I’ve been writing my memoir for a while now, and sometimes feel like that story happened to someone else. It seems so far removed from my suburban life now. But when I stumbled upon this old passport, it suddenly felt real again.
First, a word to younger readers. Try not to peak in your teens. Case in point: my passport photo from when I was 19. (Contrast that with my grand return to Hong Kong earlier this year at 41. Just saying.)
Here’s my first visa to Hong Kong. Note that it was issued by the British Consulate General in Chicago. A little piece of history. So this visa allowed me to stay in Hong Kong to study for 9 months once I stepped foot in the colony. The process was nothing like what it is to get a Vietnam visa online, I had to jump through so many hoops, I’m glad I made it.
But no one told me that it would no longer be valid if I left Hong Kong before my 9 months finished.
Thus this multiple re-entry visa, which I acquired on my first day in Hong Kong. What a great way to learn the ins and outs of the Wanchai Immigration Tower.
I won’t bore you with all the visas I acquired traveling around Asia, except for this one. Cambodia, 1991. I picked this baby up in Saigon. It should also be noted that I had a Vietnam visa, which was a separate piece of paper. The Vietnamese took it back when I left the country; they didn’t want me to get in trouble back in the US for trading with the enemy.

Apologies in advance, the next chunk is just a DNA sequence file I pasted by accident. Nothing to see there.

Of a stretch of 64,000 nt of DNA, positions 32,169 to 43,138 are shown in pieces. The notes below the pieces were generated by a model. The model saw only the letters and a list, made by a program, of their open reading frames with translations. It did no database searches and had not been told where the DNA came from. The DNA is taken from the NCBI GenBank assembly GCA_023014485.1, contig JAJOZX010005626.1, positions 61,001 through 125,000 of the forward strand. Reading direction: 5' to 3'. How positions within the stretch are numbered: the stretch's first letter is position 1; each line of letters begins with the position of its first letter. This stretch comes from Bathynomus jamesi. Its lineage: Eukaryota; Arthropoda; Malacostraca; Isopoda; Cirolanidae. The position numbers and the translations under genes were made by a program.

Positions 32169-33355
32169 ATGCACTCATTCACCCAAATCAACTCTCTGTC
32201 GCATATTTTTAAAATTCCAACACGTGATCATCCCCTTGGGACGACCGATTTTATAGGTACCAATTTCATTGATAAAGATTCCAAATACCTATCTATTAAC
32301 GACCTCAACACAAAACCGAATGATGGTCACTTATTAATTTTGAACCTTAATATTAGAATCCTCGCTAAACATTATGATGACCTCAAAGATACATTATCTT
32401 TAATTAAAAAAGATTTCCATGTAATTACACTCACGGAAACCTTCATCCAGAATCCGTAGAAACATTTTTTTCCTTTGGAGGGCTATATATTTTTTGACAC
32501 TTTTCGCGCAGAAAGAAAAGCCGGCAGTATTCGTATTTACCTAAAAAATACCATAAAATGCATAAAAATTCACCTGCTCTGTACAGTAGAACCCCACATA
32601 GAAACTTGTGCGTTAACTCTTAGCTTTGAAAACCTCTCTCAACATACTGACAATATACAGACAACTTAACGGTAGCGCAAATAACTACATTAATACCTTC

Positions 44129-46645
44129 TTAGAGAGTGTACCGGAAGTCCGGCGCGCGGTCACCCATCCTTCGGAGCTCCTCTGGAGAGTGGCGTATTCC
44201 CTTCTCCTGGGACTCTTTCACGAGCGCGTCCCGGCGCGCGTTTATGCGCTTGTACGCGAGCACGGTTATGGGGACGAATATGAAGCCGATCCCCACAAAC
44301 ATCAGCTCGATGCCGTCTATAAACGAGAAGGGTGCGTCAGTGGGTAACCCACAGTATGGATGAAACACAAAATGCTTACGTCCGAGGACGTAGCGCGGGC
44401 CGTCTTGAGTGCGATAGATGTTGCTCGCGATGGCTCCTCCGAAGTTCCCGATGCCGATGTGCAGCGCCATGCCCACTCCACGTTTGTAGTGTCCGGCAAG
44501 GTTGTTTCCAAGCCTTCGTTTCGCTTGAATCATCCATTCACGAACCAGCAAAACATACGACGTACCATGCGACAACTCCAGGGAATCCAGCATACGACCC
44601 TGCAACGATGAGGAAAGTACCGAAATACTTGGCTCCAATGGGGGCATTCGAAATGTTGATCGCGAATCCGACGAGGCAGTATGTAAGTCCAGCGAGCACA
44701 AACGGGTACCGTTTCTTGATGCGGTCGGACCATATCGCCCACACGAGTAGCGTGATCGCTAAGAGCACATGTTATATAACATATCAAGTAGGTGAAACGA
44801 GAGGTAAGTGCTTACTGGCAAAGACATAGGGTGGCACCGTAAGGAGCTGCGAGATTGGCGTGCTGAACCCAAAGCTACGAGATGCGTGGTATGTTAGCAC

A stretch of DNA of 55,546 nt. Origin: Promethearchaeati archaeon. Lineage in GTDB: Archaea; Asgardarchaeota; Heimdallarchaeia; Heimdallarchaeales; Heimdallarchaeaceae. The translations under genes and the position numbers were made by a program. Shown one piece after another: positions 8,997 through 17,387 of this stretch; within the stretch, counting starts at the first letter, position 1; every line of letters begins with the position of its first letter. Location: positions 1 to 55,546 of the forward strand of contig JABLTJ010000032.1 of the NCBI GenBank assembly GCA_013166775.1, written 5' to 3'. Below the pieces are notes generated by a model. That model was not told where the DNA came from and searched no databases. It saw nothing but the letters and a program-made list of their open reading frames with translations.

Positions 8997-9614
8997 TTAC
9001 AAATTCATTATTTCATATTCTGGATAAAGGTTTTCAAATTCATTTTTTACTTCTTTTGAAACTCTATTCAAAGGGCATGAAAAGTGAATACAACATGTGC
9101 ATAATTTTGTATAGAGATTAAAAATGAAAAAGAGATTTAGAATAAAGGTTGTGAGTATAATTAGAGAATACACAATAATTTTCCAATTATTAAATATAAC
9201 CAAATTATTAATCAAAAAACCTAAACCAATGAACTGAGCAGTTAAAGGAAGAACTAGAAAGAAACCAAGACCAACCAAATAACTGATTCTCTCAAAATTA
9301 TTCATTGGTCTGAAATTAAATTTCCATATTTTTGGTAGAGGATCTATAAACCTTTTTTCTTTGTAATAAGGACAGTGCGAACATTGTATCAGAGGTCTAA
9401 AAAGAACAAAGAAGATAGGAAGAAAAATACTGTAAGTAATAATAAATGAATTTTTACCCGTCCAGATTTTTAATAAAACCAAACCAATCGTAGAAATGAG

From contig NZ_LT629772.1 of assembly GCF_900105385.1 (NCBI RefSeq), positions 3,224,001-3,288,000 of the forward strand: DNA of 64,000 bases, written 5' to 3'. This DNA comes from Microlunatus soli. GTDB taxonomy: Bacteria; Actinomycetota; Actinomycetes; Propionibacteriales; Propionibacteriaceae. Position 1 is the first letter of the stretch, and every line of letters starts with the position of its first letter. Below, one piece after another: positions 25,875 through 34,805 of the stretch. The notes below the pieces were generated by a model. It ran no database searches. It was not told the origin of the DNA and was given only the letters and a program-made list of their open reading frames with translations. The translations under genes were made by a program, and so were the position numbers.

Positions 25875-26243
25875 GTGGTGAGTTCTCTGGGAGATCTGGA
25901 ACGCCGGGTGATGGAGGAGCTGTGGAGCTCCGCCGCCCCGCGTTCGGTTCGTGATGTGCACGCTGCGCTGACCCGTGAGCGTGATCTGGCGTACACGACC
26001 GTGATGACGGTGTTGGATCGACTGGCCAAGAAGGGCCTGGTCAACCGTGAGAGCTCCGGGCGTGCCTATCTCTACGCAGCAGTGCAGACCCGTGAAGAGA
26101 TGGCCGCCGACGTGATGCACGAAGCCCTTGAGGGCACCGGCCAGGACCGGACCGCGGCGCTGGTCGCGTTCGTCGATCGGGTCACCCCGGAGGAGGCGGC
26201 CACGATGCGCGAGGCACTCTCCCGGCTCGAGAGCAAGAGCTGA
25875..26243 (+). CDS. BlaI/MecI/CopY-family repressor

Fast forward a few years. I’m back in Hong Kong, this time for good. Or so I thought. Back then US citizens could only stay for 1 month on a tourist visa, but this special visa from the Consulate allowed me 3 months. I have no recollection of how I finagled that. (Now regular tourist visas are good for 3 months.) The other thing going on here is that I had a chunk of extra pages inserted starting with page A. All those full-page China visas took up a lot of space.
Here’s my date of entry in Hong Kong. On the upper right is the stamp from when I left Hong Kong to first visit my future in-laws in central China.
Here’s how I changed my name less than a year after I returned to Hong Kong. Introducing Madame Liu:
And this is when I left Hong Kong, returning to the US for good. (I needed those extra pages because otherwise I wouldn’t have had room for this return stamp!)
My passport was to expire in May 2000, 10 years after I received it. Before May rolled around, I left my husband, job, house, 2 cars, and most of my possessions to return to Chicago. And my passport?